Bob Bowman Chats With Brett Hawke About Variety of Topics in Superb Interview

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Photo Courtesy: Peter H. Bick

Legendary coach Bob Bowman, who notably led Michael Phelps to a record number of Olympic gold medals over five trips to the Games, appeared on Brett Hawke’s podcast to discuss his recent decision to redshirt the entire Arizona State team ahead of this season to ensure there is no time lost during the uncertainties of the COVID-19 pandemic.

Bowman talked about the long journey of coaching Phelps (9:40) throughout his entire career from when he was 11 in 1996 until he was 31 in 2016. He went over his views on swimmer development (12:30) in the early years of their career and how looking at immediate goals and having a plan is key to developing champions. Bowman discussed his path to how Phelps ended up in his lap at Baltimore and how he didn’t end up on the path he thought (16:40).

Bob Bowman went over how he handles being at an Olympic Games and the mental pressures that come with it (25:30) and what his scheduled daily routine looks like. Another thing he thought was important was treating every meet as it was important and not saving yourself for bigger meets (30:00).

Bowman mentioned how his next “dream” is to win an NCAA title (36:45). He is currently in his sixth season at Arizona State University and the men’s team was seeded to finish seventh at the 2020 NCAAs before the meet was cancelled.

Bowman and Hawke reminisced on the 2008 Olympic Games (42:00) when Phelps was at his peak, winning eight gold medals at the Beijing Olympics, and how the fatigue wore on him after each race, most notably after the 200 IM final on day six.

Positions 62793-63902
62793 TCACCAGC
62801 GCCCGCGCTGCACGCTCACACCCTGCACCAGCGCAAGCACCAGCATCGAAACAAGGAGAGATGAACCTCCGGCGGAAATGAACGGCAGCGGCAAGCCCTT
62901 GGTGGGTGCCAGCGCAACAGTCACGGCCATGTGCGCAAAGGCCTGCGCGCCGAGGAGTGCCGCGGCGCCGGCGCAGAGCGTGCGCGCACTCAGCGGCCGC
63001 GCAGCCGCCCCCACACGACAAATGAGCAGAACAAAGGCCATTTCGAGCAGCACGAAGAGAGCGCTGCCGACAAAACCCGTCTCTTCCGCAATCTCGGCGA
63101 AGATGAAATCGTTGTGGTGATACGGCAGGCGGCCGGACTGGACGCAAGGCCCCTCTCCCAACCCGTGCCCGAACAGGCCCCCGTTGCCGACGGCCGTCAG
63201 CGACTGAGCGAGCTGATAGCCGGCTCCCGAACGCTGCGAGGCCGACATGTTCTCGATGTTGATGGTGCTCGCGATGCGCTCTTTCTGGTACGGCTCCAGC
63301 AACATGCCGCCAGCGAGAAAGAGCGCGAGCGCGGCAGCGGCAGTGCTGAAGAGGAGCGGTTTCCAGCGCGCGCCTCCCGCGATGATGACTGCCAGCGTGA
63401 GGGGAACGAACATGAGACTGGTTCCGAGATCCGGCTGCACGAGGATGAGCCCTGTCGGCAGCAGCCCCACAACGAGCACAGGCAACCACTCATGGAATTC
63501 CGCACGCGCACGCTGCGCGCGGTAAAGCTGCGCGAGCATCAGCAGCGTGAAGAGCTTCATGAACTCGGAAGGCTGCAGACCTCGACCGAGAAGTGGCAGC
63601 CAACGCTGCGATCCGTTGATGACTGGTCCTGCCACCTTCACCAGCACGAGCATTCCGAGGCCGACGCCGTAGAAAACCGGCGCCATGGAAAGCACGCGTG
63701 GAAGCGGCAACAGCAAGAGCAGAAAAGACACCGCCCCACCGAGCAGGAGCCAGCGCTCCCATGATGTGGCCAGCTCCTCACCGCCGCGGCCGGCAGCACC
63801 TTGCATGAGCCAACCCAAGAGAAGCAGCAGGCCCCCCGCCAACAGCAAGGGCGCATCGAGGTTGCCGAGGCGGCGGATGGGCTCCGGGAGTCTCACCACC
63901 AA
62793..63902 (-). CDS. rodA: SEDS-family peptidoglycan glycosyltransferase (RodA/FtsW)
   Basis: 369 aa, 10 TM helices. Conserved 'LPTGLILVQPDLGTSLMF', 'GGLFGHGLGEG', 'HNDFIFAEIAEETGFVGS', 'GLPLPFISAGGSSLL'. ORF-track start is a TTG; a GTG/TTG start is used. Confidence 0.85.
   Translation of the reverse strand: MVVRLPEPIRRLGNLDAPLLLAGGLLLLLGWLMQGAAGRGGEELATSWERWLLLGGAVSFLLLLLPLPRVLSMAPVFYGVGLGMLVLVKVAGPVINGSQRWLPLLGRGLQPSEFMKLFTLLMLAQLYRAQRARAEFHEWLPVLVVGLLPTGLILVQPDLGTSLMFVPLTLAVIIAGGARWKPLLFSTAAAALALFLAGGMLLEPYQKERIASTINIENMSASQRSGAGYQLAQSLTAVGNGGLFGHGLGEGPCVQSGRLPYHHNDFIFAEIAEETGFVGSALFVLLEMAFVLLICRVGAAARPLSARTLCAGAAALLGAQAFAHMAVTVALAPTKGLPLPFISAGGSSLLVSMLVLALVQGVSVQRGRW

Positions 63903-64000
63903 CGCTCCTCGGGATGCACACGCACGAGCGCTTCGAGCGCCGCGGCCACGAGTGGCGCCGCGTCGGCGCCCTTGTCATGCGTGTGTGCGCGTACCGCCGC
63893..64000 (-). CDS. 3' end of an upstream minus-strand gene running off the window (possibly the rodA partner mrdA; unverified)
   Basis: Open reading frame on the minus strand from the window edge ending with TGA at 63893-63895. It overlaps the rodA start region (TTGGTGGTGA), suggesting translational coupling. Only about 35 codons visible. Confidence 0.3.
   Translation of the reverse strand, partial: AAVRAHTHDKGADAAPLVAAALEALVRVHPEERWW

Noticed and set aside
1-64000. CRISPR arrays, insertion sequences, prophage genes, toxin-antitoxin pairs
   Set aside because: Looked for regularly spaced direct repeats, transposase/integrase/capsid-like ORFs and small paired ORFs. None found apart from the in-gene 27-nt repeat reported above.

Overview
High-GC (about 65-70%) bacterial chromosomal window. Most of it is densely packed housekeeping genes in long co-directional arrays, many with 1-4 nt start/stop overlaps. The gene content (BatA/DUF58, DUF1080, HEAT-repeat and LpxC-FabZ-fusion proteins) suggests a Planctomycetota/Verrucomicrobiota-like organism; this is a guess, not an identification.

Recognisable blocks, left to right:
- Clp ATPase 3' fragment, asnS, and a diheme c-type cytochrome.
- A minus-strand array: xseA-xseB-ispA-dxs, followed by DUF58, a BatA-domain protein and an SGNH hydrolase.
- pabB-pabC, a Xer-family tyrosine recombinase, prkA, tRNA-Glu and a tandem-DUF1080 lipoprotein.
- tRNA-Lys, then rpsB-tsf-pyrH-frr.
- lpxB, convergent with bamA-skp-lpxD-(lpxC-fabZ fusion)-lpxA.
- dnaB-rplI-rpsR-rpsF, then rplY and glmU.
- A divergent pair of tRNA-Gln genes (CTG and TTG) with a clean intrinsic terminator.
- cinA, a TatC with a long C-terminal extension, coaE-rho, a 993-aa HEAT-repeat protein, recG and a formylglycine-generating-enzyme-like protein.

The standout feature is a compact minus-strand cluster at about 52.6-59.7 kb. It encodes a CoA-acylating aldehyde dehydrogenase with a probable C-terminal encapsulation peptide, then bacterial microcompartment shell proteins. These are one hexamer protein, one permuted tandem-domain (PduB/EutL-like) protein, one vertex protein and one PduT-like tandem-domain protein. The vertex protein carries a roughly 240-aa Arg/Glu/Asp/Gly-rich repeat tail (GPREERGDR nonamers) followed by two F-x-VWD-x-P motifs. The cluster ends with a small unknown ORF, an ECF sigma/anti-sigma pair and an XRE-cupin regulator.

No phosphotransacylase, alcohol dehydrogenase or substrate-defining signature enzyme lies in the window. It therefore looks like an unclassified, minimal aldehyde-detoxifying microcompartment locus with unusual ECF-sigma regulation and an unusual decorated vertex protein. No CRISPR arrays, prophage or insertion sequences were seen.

The pair went over the famous 100 butterfly final from Beijing (44:00) and what he told Phelps on the day of the final to turn his mindset from being tired to being ready to race. Bowman went over a memorable story ahead of the 2008 Olympics at Michigan (46:39) where Phelps went over a recurring dream where he sees a 3:07 on the scoreboard, and how that mental preparation helped him swim a 4:03 in the 400 IM, which still stands as the world record today.

Bowman also brought up a story from the 2001 Worlds (50:00) where Phelps nearly lost his world record in the 200 butterfly semi-finals, and how he was able to get Phelps’ mind off the swim and on the finals swim where he eventually broke his own world record of 1:54.58 in the final.

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